We Are Bad at Estimating Operative Blood Loss


Submitted on Fri, 07/01/2016 - 10:12

It is definitely true: we are all totally bad at estimating operative blood loss!

A most pertinent and practically useful study on surgeons’ ability to estimate operative blood loss (EBL) was presented at the recent Annual Meeting of the Central Surgical Association in Montreal last April 2016. The study was designed and predicated on the well-established notion that surgeons, operating room nurses, and anesthesiologists are all notoriously inaccurate at estimating blood loss occurring during surgery. And this extends to “experienced operators” who are more confident on their abilities to do so, but still off the mark almost as badly as their junior colleagues.

The study, presented by a Surgical Resident at Case Western Reserve University (Dr. Luke Rothermel), simulated operating room scenarios and asked providers to estimate blood loss. He noted that although the Joint Commission requires operative notes to contain estimated blood loss, “no study in the United States has compared the characteristics of O.R. personnel or conditions associated with improved accuracy or reliability of blood loss estimation”. And as recognized by all, EBL constitutes an important guidance for peri-operative care. And yet, previous studies have shown the inaccuracy of such estimates.

The investigators designed a study that simulated surgical scenarios with high, medium, and low blood loss volumes (porcine blood use for the simulations). They recruited providers from the surgery, anesthesia, and nursing services at an urban level 1 trauma center. Each scenario included a written description of the procedure performed and the course of surgery, and participants could handle study materials for each scenario under the supervision of study staff. A total of 60 participants (22 from surgery, 17 from anesthesia, and 21 from nursing) participated; they had an average of 12.8 years of experience. The surgical participants included surgical scrub techs, trainees, and attending physicians. Anesthesia participants included anesthesia assistants, CRNAs, trainees, and attending physicians. Nursing participants were all RNs.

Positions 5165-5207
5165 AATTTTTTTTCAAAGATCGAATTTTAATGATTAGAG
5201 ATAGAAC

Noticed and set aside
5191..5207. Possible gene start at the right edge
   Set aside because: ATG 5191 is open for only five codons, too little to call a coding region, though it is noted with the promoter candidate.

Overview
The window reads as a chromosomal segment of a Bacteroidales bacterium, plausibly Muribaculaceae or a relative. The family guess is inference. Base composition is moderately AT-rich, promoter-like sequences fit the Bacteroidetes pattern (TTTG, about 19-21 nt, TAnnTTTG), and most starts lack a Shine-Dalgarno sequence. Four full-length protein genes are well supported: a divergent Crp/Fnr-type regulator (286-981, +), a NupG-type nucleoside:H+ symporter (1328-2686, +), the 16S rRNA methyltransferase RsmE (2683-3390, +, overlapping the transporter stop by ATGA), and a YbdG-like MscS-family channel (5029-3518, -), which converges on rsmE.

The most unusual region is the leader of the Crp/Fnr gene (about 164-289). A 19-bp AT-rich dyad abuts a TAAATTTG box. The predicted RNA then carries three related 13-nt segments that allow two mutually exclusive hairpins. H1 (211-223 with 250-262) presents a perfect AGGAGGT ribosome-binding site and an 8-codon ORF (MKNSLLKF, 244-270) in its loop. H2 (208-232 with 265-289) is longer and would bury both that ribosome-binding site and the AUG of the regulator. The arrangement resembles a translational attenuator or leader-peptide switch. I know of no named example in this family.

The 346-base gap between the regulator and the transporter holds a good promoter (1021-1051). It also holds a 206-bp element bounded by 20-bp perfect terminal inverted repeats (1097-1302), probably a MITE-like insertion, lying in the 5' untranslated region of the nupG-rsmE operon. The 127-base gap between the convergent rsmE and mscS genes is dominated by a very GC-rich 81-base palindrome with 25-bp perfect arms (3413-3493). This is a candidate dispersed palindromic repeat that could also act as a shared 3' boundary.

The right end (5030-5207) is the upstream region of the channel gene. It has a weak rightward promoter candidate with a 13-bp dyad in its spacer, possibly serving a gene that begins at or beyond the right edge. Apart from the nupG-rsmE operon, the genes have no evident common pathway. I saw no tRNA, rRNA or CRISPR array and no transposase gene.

The findings were startling, if unsurprising: “There was no association between specialty, years of experience, or confidence in ability with the consistency or accuracy of EBL,” said Dr. Rothermel. Only 5% of study participants were able to come within 25% accuracy in estimating EBL in all scenarios. These results held true across surgical scenarios, disciplines, and regardless of the years of experience.

Appropriately, the investigators highlighted the limitations of this small study that did not involve real-life surgery scenarios. But it served nonetheless to characterize the questionable validity of using EBL as a quality indicator to assess patient outcomes and physician performance.